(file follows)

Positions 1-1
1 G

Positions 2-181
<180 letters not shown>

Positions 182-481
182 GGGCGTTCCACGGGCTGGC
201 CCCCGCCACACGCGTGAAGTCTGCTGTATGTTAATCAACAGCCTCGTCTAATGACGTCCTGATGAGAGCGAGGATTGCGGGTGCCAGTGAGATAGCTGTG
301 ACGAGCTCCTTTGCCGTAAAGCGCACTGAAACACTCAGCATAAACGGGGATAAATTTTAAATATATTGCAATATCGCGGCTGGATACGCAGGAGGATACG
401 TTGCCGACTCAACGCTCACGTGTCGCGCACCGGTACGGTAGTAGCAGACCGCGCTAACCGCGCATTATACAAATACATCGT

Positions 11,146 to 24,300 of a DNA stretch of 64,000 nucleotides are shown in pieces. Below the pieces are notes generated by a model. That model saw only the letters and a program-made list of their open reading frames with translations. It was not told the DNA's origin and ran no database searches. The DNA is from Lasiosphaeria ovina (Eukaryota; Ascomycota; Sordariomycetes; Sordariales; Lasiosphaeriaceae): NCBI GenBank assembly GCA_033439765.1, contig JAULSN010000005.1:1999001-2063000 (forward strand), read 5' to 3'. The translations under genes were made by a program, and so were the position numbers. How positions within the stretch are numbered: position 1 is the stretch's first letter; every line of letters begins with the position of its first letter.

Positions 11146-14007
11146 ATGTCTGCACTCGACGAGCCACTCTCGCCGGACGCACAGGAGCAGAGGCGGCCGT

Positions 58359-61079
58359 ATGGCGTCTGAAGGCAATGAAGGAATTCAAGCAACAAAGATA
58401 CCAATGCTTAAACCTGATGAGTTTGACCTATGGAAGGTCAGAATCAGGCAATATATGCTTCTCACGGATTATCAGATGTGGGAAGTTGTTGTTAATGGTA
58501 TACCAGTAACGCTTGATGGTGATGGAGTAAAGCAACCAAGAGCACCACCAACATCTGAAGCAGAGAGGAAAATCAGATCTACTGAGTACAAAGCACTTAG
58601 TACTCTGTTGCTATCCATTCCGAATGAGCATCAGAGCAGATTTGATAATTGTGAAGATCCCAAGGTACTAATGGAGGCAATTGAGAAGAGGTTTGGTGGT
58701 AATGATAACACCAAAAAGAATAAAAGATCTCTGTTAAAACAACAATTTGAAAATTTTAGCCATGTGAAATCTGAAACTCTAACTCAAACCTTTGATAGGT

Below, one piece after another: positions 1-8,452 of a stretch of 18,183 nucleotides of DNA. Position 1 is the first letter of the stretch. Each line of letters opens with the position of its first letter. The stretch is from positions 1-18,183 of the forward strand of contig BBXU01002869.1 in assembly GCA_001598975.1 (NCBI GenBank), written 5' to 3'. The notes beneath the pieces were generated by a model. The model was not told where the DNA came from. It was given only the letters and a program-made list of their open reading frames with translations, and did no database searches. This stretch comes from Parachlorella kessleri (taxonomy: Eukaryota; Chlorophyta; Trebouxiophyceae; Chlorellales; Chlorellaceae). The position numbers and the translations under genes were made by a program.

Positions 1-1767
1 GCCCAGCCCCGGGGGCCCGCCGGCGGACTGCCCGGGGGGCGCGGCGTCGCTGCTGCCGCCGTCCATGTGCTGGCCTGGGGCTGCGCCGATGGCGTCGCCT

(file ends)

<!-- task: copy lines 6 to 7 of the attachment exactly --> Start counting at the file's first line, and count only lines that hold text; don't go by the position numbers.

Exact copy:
182 GGGCGTTCCACGGGCTGGC
201 CCCCGCCACACGCGTGAAGTCTGCTGTATGTTAATCAACAGCCTCGTCTAATGACGTCCTGATGAGAGCGAGGATTGCGGGTGCCAGTGAGATAGCTGTG